Wilhelm Lotz’s “Weißenhof Exhibition” (1927)
The main part of the exhibition is formed by the Weißenhof residential site. It sticks out strangely amid the traditional architecture of the suburban approach from Stuttgart. But when seen by itself it spreads across the slope with surprising naturalness. Such a natural grouping and layout is otherwise only to be found in medieval town quarters and tropical villages. There are no fancy arrangements. The landscape, variations of terrain, sun, light, and air, form an ensemble of living forces into which Mies van der Rohe’s overall plan and the individual houses are sympathetically inserted. Thus the development seems almost like a living organism; everything is naturally interrelated. Indeed, this seems to us the most important and beneficial aspect of the Stuttgart site: that the exponents of the current architectural revolution are not attached to dogmatic principles, they do not stick mindlessly to slogans, but modestly subordinate their ideas to the demands of human life and needs. Yet they also go further than this, not in formal terms, but in the desire to point  the way to a new form of living, which will come to terms with the contemporary forces so often regarded even now as the enemies of all human culture: technology, industry, and rationalization.
No doubt much of what is shown can and will be criticized. Errors of detail will appear, but this is why the development was built. It is an experiment and without experiments here are no results, and no progress. In many of the speeches which were made, there were constant and anxious reassurances that this was not an end but a beginning. If these assurances were intended to forestall criticism they seem misguided. The development is bound to become a whetstone for critical opinion. But we should wholeheartedly support the attitudes which have led to the creation of these buildings, for surely no forward-looking human being can doubt that the experiment will bring results of great importance, or that it is an event of great cultural significance.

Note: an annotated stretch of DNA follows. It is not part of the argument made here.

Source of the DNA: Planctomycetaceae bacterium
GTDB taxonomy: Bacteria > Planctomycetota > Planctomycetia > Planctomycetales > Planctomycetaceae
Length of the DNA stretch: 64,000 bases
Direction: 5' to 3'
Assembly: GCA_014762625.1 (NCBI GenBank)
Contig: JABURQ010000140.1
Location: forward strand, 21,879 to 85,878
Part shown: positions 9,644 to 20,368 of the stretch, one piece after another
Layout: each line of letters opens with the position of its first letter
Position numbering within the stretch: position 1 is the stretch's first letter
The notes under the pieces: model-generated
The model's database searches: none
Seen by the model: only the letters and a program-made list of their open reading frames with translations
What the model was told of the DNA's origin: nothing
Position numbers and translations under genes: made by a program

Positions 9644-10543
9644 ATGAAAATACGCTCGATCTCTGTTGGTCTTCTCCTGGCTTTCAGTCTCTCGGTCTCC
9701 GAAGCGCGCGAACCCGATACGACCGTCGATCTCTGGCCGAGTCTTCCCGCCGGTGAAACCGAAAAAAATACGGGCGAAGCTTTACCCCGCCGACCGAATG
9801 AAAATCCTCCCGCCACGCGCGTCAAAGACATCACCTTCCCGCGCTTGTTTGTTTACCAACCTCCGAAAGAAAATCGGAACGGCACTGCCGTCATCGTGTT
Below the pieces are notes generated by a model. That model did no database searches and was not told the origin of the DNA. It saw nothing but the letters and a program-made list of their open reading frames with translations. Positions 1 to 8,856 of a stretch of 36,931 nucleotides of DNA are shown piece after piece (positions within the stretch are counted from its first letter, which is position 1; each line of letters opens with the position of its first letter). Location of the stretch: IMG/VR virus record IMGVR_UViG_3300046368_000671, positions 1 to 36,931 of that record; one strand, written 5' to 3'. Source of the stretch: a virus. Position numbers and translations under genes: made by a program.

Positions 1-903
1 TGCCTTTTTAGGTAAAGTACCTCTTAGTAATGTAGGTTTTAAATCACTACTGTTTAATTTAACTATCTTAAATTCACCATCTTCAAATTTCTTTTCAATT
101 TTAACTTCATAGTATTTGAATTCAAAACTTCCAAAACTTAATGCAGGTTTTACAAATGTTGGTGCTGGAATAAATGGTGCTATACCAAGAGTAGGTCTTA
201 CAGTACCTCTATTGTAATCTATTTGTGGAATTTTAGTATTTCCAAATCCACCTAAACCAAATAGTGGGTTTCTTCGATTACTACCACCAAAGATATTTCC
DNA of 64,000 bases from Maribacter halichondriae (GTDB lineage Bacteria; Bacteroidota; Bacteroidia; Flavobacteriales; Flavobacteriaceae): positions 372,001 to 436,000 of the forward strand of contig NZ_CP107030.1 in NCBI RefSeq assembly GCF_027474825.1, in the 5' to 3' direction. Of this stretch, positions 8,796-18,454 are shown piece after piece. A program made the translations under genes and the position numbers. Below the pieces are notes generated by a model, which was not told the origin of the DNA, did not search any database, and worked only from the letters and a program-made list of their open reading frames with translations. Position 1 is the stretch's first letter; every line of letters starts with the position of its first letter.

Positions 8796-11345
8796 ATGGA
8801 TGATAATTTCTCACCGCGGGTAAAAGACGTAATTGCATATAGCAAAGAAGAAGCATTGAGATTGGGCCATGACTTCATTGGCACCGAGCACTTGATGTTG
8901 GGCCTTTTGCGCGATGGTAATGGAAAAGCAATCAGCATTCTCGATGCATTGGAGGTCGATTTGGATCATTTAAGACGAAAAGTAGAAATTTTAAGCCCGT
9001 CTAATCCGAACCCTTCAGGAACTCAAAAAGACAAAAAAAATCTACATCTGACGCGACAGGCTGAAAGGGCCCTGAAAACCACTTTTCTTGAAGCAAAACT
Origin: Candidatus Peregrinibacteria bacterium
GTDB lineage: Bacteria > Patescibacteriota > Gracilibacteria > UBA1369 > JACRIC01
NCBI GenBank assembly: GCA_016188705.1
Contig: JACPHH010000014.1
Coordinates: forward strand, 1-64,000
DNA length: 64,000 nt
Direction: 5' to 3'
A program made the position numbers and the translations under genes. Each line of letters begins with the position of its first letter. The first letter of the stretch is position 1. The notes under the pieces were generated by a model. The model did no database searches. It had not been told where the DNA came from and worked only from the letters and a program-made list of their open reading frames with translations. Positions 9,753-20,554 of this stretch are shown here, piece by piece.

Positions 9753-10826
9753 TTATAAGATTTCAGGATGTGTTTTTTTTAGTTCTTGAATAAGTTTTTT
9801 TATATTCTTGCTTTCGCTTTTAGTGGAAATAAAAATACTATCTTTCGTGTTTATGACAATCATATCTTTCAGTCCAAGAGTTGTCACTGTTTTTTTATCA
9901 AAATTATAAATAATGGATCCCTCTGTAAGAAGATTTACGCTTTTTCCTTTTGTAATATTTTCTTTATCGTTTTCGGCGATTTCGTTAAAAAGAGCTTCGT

The exhibition of plans and models should complement the development itself and draw attention to the generation of architects who in every country are standing up openly and sincerely in support of the new architecture. Here one has an overwhelming impression that these developments are not the expression of a style in the old-fashioned sense, based on and embodying a specific formal language, but that they are grounded in the structure of our times, answering to the specific demands of the task in question. And as Mies van der Rohe emphasized in his opening speech, this part of the exhibition shows that the Weißenhof site is not just an example of contemporary fashion in this country but part of a movement which is spreading throughout the world. And we may count ourselves lucky that we are able to examine the designs and plans of this group from all over the world, gathered together here in one place.